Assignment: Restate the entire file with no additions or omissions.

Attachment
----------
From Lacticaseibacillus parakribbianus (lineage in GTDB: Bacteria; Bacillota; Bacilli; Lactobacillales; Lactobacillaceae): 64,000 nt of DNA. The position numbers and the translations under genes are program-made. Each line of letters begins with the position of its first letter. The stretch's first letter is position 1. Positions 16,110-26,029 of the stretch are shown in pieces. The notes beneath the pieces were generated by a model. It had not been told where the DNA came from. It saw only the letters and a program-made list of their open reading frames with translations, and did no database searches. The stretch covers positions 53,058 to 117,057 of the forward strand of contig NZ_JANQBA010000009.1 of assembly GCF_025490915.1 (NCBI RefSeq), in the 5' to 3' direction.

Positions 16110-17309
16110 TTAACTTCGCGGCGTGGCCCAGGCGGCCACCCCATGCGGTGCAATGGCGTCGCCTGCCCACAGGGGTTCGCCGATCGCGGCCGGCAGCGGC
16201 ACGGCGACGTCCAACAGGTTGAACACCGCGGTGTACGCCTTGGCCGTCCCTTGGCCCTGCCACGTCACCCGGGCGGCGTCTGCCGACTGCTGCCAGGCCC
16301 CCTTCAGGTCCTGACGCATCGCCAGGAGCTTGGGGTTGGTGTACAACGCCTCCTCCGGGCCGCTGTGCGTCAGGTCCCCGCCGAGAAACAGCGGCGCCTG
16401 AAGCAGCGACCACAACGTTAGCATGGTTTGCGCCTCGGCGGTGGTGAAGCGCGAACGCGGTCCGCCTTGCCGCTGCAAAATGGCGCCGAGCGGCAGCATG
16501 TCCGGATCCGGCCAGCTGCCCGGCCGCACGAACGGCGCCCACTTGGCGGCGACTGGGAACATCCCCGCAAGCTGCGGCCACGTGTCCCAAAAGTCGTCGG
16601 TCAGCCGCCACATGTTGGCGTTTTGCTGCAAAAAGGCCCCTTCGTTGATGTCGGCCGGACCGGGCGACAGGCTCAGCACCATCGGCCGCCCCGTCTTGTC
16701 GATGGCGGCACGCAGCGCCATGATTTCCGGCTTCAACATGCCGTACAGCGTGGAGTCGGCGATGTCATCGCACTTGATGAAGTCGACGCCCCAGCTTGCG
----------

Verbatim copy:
From Lacticaseibacillus parakribbianus (lineage in GTDB: Bacteria; Bacillota; Bacilli; Lactobacillales; Lactobacillaceae): 64,000 nt of DNA. The position numbers and the translations under genes are program-made. Each line of letters begins with the position of its first letter. The stretch's first letter is position 1. Positions 16,110-26,029 of the stretch are shown in pieces. The notes beneath the pieces were generated by a model. It had not been told where the DNA came from. It saw only the letters and a program-made list of their open reading frames with translations, and did no database searches. The stretch covers positions 53,058 to 117,057 of the forward strand of contig NZ_JANQBA010000009.1 of assembly GCF_025490915.1 (NCBI RefSeq), in the 5' to 3' direction.

Positions 16110-17309
16110 TTAACTTCGCGGCGTGGCCCAGGCGGCCACCCCATGCGGTGCAATGGCGTCGCCTGCCCACAGGGGTTCGCCGATCGCGGCCGGCAGCGGC
16201 ACGGCGACGTCCAACAGGTTGAACACCGCGGTGTACGCCTTGGCCGTCCCTTGGCCCTGCCACGTCACCCGGGCGGCGTCTGCCGACTGCTGCCAGGCCC
16301 CCTTCAGGTCCTGACGCATCGCCAGGAGCTTGGGGTTGGTGTACAACGCCTCCTCCGGGCCGCTGTGCGTCAGGTCCCCGCCGAGAAACAGCGGCGCCTG
16401 AAGCAGCGACCACAACGTTAGCATGGTTTGCGCCTCGGCGGTGGTGAAGCGCGAACGCGGTCCGCCTTGCCGCTGCAAAATGGCGCCGAGCGGCAGCATG
16501 TCCGGATCCGGCCAGCTGCCCGGCCGCACGAACGGCGCCCACTTGGCGGCGACTGGGAACATCCCCGCAAGCTGCGGCCACGTGTCCCAAAAGTCGTCGG
16601 TCAGCCGCCACATGTTGGCGTTTTGCTGCAAAAAGGCCCCTTCGTTGATGTCGGCCGGACCGGGCGACAGGCTCAGCACCATCGGCCGCCCCGTCTTGTC
16701 GATGGCGGCACGCAGCGCCATGATTTCCGGCTTCAACATGCCGTACAGCGTGGAGTCGGCGATGTCATCGCACTTGATGAAGTCGACGCCCCAGCTTGCG